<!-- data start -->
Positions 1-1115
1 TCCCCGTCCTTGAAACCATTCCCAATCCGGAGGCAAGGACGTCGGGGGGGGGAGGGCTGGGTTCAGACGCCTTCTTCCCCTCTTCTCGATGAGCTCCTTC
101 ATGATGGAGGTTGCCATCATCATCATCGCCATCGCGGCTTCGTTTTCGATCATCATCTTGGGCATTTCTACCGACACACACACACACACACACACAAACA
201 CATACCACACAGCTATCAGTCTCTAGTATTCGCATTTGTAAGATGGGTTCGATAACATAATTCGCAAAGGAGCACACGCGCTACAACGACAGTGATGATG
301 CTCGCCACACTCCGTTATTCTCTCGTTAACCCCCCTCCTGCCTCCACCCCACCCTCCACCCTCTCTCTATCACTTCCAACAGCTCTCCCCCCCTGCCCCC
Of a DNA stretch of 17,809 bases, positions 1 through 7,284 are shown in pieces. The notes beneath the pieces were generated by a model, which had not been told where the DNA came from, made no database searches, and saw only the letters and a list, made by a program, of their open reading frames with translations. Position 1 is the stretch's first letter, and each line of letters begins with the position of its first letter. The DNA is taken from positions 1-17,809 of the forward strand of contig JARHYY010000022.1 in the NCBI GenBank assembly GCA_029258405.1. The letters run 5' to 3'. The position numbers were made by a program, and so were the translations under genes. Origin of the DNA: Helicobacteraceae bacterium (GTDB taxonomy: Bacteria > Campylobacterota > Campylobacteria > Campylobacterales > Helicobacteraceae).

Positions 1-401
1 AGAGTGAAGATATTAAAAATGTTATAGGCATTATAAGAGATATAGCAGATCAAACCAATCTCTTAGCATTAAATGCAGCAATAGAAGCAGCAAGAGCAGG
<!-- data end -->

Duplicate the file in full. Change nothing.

Positions 1-1115
1 TCCCCGTCCTTGAAACCATTCCCAATCCGGAGGCAAGGACGTCGGGGGGGGGAGGGCTGGGTTCAGACGCCTTCTTCCCCTCTTCTCGATGAGCTCCTTC
101 ATGATGGAGGTTGCCATCATCATCATCGCCATCGCGGCTTCGTTTTCGATCATCATCTTGGGCATTTCTACCGACACACACACACACACACACACAAACA
201 CATACCACACAGCTATCAGTCTCTAGTATTCGCATTTGTAAGATGGGTTCGATAACATAATTCGCAAAGGAGCACACGCGCTACAACGACAGTGATGATG
301 CTCGCCACACTCCGTTATTCTCTCGTTAACCCCCCTCCTGCCTCCACCCCACCCTCCACCCTCTCTCTATCACTTCCAACAGCTCTCCCCCCCTGCCCCC
Of a DNA stretch of 17,809 bases, positions 1 through 7,284 are shown in pieces. The notes beneath the pieces were generated by a model, which had not been told where the DNA came from, made no database searches, and saw only the letters and a list, made by a program, of their open reading frames with translations. Position 1 is the stretch's first letter, and each line of letters begins with the position of its first letter. The DNA is taken from positions 1-17,809 of the forward strand of contig JARHYY010000022.1 in the NCBI GenBank assembly GCA_029258405.1. The letters run 5' to 3'. The position numbers were made by a program, and so were the translations under genes. Origin of the DNA: Helicobacteraceae bacterium (GTDB taxonomy: Bacteria > Campylobacterota > Campylobacteria > Campylobacterales > Helicobacteraceae).

Positions 1-401
1 AGAGTGAAGATATTAAAAATGTTATAGGCATTATAAGAGATATAGCAGATCAAACCAATCTCTTAGCATTAAATGCAGCAATAGAAGCAGCAAGAGCAGG